Bio: (1924-2000) British sociologist. Basil Bernstein completed his Ph.D. in linguistics at the University College London, He then moved to the Institute of Education at the University of London, where he worked for the remainder of his career. He is known for his book Class, Codes and Control, 3 vols. (1971, 1973, 1976) where he showed the results of his pioneering study of the relationship between the social class from which a child originates and how that child learns and uses language, both in the family and at school.
He found that there are significant differences between the ability of members of different classes to use symbolic communication. Different use of language influences the creation of different identities, experiences, and views of the world, and it is connected with socialization in the family and with two ways of organizing the household - "positional" and "personalizing". The positional type, and the associated language code, are characteristic of the working and old middle classes. The personalizing type is associated with the "new" middle class, which is engaged in the production of cultural content, while the old middle class is associated with material production and trade. The positional system depends on the direct means of social control - clearly defined social roles. The personalizing type allows individual reflection on identity and meaning.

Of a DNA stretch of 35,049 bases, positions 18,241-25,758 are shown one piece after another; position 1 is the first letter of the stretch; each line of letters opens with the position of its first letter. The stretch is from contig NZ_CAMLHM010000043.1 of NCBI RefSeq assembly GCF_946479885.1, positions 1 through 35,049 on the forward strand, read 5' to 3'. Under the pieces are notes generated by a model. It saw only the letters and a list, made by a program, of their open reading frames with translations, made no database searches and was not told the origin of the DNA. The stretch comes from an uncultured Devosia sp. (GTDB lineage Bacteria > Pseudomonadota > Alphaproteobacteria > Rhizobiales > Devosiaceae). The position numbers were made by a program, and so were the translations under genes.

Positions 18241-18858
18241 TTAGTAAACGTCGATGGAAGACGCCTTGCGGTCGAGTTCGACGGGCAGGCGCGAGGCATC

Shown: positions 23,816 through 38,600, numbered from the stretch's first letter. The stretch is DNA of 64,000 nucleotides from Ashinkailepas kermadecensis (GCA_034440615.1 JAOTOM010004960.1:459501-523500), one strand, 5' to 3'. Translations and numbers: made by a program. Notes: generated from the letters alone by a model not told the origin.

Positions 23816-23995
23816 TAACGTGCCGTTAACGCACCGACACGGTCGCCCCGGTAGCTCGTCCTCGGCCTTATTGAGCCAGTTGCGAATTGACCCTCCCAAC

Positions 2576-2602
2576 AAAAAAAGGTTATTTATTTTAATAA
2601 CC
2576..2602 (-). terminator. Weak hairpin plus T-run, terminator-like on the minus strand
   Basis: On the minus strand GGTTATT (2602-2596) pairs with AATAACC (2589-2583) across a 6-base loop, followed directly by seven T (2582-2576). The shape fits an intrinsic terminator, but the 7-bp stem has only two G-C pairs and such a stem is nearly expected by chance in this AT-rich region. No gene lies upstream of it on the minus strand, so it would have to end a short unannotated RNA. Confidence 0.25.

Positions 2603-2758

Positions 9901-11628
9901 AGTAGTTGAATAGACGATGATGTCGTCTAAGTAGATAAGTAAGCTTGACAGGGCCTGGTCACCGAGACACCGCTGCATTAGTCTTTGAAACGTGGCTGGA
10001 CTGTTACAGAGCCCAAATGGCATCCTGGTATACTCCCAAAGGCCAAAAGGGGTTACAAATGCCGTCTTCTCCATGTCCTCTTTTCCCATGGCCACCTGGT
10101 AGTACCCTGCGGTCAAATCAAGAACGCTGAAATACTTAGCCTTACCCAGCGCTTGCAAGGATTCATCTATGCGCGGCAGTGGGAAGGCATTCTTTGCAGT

The difference between these two types of primary socialization affects the creation of two clearly separated linguistic codes: "limited" and "elaborated". Limited language code more often uses short, incomplete, and grammatically simple sentences. Adjectives and adverbs are less often used in this code, while the meaning is often expressed by gesticulation and intonation. Restricted code uses particularistic meanings because it is always tied to the context in which it is spoken. The elaborated code, on the other hand, contains many details and explanations, and the meanings are universalistic because they are not related to a specific context. Because formal schooling focuses on transmitting and developing a universalist type of knowledge and meaning, children who use limited code are less likely to successfully acquire the necessary skills and knowledge. Bernstein also showed that children from working-class families create classifications based on their own experience and knowledge, while children from middle-class families create classifications using abstract principles. Bernstein later applied this type of class analysis to the creation of curricula in British schools.
Class, Codes and Control, Vol. I. (1971);
Class, Codes and Control, Vol. II: Applied Studies Towards a Sociology of Language (1973);
Class, Codes and Control Vol. III: Towards a Theory of Educational Transmission (1976);
Class, Codes and Control, Vol. IV: The Structuring of Pedagogic Discourse (1990);
Pedagogy, Symbolic Control and Identity: Theory, Research, Critique (1996).